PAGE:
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AutoHotkey from Python: one process, no wrappers, bidirectional, all features.
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Python ↔ AutoHotkey

Python with all the deliciousness of AutoHotkey's friendly Windows API interface.

Those familiar with AutoHotkey know how easily it makes window, mouse, and keyboard manipulation. But actually coding is only as good as you would expect from a scripting language.

Meanwhile Python is powerful and expressive, but making calls to the Windows API is agonizing. (It's not much better in C#.)

What if you could code in Python, but interact live and immediately with all of AutoHotkey? Keep your AutoHotkey code separate, unmuddled, minimalistic and have everything just work - even your hotkeys?


import time
from datetime import datetime
from autohotkey import Script

ahk = Script("""
Send(text) {
    Send, % text

Init() {
    SetTitleMatchMode, 2
    MsgBox, Initialized.

#IfWinActive, Notepad
CapsLock::hotkey = insert time

def poll():
    hotkey = ahk.get('hotkey')
    if not hotkey:
    ahk.set('hotkey', '')
    if hotkey == "insert time":'Send','%#I:%M %p'))

if __name__ == '__main__':
    while True:


This module launches an AutoHotkey.exe process, passing it a script via stdin. That script then listens for windows messages from Python, and responds via a stdout pipe.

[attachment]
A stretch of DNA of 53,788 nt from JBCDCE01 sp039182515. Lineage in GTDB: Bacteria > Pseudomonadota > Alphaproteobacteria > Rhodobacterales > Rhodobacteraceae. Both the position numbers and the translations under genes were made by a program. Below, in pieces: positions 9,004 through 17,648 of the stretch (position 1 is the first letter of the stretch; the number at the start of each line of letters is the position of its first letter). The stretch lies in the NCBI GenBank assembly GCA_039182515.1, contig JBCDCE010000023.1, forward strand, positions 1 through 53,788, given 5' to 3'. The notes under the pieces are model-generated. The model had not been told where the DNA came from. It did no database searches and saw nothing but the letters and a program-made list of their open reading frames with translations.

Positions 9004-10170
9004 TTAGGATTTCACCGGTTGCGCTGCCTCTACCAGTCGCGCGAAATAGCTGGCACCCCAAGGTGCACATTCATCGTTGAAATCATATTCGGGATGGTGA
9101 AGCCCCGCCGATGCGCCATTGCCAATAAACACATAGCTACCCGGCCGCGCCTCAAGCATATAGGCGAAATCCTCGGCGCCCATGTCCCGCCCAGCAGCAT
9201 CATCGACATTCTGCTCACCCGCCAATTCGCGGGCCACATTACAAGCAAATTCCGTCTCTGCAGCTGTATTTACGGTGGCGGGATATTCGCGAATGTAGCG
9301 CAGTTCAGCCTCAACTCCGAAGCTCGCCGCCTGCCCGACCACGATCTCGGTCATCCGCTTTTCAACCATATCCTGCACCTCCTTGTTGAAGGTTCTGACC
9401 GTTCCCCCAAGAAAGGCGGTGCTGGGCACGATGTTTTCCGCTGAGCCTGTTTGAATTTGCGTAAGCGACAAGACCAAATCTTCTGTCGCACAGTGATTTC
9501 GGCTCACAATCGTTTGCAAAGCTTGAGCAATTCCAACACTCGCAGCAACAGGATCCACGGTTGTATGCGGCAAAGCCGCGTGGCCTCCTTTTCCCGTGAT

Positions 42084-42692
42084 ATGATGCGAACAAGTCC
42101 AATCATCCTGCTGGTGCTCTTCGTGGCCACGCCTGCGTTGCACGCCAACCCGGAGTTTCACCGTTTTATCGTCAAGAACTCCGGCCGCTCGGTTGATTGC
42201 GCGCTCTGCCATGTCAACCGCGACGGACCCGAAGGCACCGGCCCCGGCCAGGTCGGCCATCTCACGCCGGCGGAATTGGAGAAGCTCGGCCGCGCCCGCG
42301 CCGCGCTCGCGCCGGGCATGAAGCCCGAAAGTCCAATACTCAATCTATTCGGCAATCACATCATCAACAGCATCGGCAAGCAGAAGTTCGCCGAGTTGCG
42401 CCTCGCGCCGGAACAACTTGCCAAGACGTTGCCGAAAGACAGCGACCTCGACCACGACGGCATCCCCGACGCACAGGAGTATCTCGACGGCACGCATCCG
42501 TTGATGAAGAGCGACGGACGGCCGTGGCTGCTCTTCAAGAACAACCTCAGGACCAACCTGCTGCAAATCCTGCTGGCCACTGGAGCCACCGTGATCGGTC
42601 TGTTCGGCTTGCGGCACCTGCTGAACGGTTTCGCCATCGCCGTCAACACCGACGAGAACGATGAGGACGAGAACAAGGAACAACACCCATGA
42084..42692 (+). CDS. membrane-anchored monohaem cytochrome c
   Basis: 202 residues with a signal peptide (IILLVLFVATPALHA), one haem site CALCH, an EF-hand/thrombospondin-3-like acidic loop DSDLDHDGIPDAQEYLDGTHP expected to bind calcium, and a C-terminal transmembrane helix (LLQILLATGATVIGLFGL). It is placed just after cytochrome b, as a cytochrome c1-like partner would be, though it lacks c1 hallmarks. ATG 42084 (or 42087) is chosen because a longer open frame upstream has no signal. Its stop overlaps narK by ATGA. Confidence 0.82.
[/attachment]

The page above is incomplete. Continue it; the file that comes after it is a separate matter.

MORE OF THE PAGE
pywin32, which you can install via pip install pywin32 as of September 2019.


set(var, val), get(var), call(proc, ...), f(func, ...)

Built-in functions are directly callable, e.g. inNotepad = f('WinActive', "Notepad"). Commands must be in a user function. (So there's some AutoHotkey wrapping... of itself.) Init(), when present, is called during initialization.

To use an .ahk file

Script.from_file(path), and put test code in the auto-execution section. Python will only call Init(). This is a great way to prototype a GUI, and you can replace occurrences of {{text}} like Script.from_file(path, {'text': "Hello world"}).

if __name__ == '__main__':
    ahk = Script.from_file(r'example.ahk')'MsgBox', "Hello World!")


MsgBox("This is only displayed when running the script directly.")

MsgBox(text) {
    MsgBox, % text

To execute on main thread

Not everything plays nice when executed in the context of a fresh AutoHotkey OnMessage thread. call('DllCall', ...) causes Error 0x8001010d An outgoing call cannot be made since the application is dispatching an input-synchronous call. This is easily fixed by using call_main() instead. (Perhaps this should be default behavior.)

To use with PyInstaller

Tested and working; AutoHotkey bundled at lib\AutoHotkey\AutoHotkey.exe.


Messages are easily spoofed to execute code arbitrarily, but this may be a moot point if it requires an already running process. There may be better methods of inter-process communication: sockets, memory-mapped files, and so on. This worked much better than I expected, but I am by no means an expert.

Thank you

To the AutoHotkey developers, and all those who have worked on bringing AHK to Python over the years. Special thanks to Ed Blake for PYAHK who surely struggled with AutoHotkey.dll as much as myself. (I changed course after working around too many continuable exception_access_violations and heap corruptions.)

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